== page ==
Inside Investor: The Australian dollar. Where to from here?

Our local currency may be destined further south in the long term, but a recovering US and slowing China should stop it falling too far in the near future.

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The Aussie dollar has dropped sharply in the past few months. Where could it go next?

During June and July, the local currency dived 12 per cent, driven lower by a combination of lower domestic interest rates and a soaring greenback as signs emerged that America’s economy was on the mend.

The catalyst was an off-the-cuff statement by Federal  Reserve chairman Ben Bernanke that he was preparing to wind back America’s massive monetary stimulus program, but only if and when the economy was healthy enough to do so.

Investors didn’t really take notice of the last bit – the qualification of “only if”.

As the Aussie dived, almost every analyst in town began forecasting a drop to US 85 cents,  with some even talking about US 80 cents.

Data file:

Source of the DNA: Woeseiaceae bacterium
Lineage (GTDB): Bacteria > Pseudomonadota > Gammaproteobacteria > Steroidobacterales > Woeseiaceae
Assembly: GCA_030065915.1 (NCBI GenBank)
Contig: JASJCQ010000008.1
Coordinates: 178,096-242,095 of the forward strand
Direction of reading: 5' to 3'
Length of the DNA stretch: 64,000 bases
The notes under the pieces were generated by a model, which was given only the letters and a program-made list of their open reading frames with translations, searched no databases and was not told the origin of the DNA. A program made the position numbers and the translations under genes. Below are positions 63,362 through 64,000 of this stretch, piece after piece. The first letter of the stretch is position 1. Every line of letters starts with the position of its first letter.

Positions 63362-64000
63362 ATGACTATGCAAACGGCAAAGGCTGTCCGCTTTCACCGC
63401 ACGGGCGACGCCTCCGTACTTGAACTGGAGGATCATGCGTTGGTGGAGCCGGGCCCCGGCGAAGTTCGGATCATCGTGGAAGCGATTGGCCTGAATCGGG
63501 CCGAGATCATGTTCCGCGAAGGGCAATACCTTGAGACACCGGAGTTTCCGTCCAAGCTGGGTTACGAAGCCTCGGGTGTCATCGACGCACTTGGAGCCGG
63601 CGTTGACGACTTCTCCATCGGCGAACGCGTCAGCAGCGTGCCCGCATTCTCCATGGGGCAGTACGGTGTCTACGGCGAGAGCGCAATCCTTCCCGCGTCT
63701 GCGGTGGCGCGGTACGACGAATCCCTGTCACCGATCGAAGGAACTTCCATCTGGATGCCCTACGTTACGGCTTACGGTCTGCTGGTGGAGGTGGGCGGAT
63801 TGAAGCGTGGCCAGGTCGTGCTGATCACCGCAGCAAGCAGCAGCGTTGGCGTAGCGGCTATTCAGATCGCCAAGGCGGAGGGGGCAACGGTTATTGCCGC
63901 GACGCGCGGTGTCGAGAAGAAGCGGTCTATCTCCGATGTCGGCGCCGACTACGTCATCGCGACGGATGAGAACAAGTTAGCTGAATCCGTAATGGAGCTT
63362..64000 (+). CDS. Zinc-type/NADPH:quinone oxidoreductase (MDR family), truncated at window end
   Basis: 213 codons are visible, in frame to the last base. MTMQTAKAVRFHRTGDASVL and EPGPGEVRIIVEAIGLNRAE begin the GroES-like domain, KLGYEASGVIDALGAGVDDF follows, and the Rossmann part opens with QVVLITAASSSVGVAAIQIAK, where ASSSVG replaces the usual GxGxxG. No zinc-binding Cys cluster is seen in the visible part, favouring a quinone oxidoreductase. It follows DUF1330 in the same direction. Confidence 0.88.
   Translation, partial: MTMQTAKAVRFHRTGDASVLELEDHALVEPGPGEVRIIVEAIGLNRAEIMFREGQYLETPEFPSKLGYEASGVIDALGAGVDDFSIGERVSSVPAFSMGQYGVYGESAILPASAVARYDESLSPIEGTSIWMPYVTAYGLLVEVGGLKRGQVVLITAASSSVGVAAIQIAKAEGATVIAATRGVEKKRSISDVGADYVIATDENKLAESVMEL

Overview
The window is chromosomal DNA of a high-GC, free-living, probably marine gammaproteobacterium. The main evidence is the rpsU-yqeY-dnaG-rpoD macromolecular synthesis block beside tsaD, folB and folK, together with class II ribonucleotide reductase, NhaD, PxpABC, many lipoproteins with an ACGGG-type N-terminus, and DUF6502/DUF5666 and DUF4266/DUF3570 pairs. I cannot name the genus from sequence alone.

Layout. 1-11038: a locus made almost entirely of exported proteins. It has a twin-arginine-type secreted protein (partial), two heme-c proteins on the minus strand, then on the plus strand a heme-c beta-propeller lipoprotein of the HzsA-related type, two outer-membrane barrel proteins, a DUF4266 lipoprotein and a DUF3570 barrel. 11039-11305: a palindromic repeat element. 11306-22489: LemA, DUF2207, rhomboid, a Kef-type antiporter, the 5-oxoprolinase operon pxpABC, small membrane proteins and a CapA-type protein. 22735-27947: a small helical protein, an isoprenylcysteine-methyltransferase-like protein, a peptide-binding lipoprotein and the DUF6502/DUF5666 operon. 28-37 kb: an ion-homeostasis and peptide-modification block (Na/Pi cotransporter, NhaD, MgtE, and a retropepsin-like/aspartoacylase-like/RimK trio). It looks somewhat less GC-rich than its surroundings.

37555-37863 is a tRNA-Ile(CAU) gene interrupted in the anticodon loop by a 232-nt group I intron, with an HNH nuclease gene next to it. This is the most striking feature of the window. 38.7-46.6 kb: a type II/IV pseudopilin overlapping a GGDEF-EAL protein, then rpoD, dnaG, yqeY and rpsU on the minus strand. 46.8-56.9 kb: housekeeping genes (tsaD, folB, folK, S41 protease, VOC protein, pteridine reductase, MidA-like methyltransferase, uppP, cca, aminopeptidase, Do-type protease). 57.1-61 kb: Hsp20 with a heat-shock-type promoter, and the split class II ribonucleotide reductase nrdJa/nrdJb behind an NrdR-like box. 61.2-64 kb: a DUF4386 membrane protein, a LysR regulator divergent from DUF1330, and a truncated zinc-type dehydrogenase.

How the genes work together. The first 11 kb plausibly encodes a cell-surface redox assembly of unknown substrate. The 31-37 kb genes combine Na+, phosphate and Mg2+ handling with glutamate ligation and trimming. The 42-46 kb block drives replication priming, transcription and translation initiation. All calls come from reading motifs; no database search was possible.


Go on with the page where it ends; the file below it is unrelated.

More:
They may be right in the long term, but there are a couple of factors that will limit the Aussie’s fall too far from here – between 90 cents and 95 cents – in the near future.

The main reason we are likely to see resistance to further sharp falls is that America cannot afford for the US currency to rise strongly.

As usual, the market overshot on the selling. While Bernanke set the selling in motion, he’s gone to extraordinary lengths since in an attempt to inject a bit of sense into the market.

That has seen the volatility that erupted during June and July settle, and the US dollar ease a little, which in turn will take the pressure off our currency.

The other factor that will weigh on the Australian dollar is China. Our biggest trading partner has begun to experience growing pains as its economy begins to mature.

Growth in China has begun to decelerate, although it is still expanding at a rate well above that of a developed economy. The International Monetary Fund recently cut its growth forecast for China to 7.8 per cent. The Chinese Government is forecasting growth of 7.5 per cent.

If its growth slows beyond expectations, or if commodity prices like iron ore fall sharply as they did during September last year, the Australian dollar will come under renewed pressure.

Barring that, the Aussie battler should stay above US 90 cents and may even go higher if the American dollar weakens.

Longer term though, the trend is set in stone. As America improves and as the resources investment boom wanes, the Australian dollar will head south.


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The Aussie dollar has dropped sharply in the past few months. Where could it go next?

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